This past Tuesday night, the call rang in around 10 p.m., informing me, “… was in a motorcycle accident last week. She’s at…hospital now with multiple injuries and very little responsiveness.” This was the first notice her church family had received from her relatives. This same friend and I had just been out the night before the accident, celebrating and sharing dinner with a couple of other friends. In a state of shock, I thought to myself, “I need to get to the hospital. How is she really?”
As a chaplain of the ICU, I believed I was fully prepared for the sight. I was familiar with ventilators, intubation, monitors, IVs, neck braces, restraints, etc. However, upon arriving to the hospital and entering my friend’s room, the tears began forming, and I choked up. Though I recognized the outer shell, there laid a woman whom I did not know. The carefree woman with a gorgeous smile and wise insights onto life was not present. Along with prayer, I attempted to connect through physical touch and encouraging, comforting words with this restless patient who had a dazed look in her eyes.
While I had some knowledge of what to expect during the visit, what do families whom have never experienced this feel and think during those initial moments? They may endure a multitude of emotions, including fear, grief, anger, and anxiety. The questions that race through their brain may be endless. “What happened?” “Will he be okay?” “What are all the machines for?” “Why is she not talking to me?” “Will there be anymore surgeries?” “How long will he be in the ICU or even in the hospital?” “What will it take for her to recover?” Some individuals may not even know what to ask.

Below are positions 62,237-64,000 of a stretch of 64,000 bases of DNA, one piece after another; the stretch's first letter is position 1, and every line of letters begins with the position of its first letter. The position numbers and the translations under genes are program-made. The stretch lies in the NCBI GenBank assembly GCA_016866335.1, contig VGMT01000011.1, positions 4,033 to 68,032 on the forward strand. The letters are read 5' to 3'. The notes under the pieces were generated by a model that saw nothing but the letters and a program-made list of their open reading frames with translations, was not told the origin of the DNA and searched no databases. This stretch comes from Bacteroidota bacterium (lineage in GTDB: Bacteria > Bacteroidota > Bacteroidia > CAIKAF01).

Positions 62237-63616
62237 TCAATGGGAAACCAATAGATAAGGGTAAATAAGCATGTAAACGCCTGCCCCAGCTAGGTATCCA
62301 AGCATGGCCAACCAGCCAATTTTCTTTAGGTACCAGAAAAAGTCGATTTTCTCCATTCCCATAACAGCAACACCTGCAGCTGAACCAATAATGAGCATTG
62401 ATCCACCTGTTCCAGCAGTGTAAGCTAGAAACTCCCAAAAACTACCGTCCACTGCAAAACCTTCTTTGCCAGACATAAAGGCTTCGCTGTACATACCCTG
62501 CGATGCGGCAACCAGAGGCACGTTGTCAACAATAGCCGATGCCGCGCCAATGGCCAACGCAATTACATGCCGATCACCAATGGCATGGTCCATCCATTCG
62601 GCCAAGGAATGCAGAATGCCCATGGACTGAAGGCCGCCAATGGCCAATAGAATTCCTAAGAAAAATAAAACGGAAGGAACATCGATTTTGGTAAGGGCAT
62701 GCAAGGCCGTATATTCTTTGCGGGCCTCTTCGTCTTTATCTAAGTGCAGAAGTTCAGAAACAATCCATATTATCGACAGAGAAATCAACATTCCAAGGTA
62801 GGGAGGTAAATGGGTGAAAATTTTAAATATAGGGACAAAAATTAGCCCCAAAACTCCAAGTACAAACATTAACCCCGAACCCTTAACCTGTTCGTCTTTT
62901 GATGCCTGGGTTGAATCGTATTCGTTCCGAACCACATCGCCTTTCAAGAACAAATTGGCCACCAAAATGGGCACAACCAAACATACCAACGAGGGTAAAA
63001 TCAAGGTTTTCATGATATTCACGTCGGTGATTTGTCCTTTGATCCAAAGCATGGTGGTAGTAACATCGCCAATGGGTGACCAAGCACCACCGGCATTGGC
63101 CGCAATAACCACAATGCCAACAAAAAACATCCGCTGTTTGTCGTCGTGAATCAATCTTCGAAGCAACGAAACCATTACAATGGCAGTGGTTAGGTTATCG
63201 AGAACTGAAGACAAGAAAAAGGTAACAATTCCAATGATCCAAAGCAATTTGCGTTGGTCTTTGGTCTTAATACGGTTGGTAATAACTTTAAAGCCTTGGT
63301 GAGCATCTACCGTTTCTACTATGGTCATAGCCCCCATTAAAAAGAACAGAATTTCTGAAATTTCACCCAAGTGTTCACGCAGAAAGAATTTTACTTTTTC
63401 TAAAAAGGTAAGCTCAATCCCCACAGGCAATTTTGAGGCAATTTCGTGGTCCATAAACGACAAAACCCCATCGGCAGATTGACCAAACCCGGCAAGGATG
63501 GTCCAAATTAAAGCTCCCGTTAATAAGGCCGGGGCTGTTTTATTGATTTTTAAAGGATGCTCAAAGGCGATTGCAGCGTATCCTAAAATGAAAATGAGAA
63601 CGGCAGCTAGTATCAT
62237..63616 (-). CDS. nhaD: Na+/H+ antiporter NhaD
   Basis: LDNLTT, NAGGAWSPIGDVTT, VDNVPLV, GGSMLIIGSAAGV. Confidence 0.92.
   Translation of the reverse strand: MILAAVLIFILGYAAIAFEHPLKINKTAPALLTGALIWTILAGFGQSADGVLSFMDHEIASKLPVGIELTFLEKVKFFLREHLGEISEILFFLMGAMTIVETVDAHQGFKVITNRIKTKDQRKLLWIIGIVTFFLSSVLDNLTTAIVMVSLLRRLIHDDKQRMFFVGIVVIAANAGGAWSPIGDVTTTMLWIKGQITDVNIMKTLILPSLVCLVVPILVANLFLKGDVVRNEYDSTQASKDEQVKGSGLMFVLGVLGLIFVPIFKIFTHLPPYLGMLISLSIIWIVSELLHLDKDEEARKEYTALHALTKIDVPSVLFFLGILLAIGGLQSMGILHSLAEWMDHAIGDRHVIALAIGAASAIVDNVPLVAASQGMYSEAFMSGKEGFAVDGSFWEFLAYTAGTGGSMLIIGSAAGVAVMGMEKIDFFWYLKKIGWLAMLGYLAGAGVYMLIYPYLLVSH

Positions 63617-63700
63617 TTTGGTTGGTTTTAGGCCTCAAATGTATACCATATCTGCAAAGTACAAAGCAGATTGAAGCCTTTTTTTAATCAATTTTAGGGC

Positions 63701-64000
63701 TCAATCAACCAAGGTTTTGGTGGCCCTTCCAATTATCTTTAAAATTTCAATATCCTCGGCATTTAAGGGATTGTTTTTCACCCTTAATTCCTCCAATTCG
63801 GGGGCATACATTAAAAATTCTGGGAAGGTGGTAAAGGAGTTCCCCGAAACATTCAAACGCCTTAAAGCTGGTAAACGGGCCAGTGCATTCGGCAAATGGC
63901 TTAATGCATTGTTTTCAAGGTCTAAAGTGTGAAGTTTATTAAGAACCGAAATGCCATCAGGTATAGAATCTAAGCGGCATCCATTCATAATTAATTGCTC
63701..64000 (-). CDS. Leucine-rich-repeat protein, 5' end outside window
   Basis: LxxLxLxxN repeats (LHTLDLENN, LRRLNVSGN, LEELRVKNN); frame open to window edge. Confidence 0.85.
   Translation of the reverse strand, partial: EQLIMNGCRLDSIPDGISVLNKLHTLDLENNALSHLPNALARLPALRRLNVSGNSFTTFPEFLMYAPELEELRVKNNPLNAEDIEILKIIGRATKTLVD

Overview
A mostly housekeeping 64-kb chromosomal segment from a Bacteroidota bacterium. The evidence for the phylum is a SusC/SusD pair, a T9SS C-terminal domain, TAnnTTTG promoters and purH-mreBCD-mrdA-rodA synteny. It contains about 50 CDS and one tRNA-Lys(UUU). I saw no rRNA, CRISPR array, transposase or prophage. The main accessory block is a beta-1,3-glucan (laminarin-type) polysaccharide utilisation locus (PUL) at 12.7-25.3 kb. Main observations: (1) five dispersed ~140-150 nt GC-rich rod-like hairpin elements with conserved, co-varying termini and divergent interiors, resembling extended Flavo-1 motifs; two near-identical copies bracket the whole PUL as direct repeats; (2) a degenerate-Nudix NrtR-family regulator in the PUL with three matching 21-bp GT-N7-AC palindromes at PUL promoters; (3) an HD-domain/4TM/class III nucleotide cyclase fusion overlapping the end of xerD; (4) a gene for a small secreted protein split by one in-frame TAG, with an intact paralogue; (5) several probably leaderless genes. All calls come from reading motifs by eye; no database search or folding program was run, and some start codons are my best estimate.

During this encounter and then while updating others on our friend’s condition, I became keenly aware that we as associates can greatly influence others’ first encounters with their loved ones here in the ICU. We have the privilege of offering medical interventions to the patients while learning about their personalities, values, beliefs, and life stories through our encounters with their visitors. We can further lessen the impact that the interruptions of the medical world inflict upon the relationships by encouraging the visitors to read favorite passages, sing songs, speak words of hope and encouragement, and even just touch the patient. Thus, we as associates are the bridges between the medical and the general societies, closing the gaps between the two worlds and stimulating the relationships to continue in a unique fashion.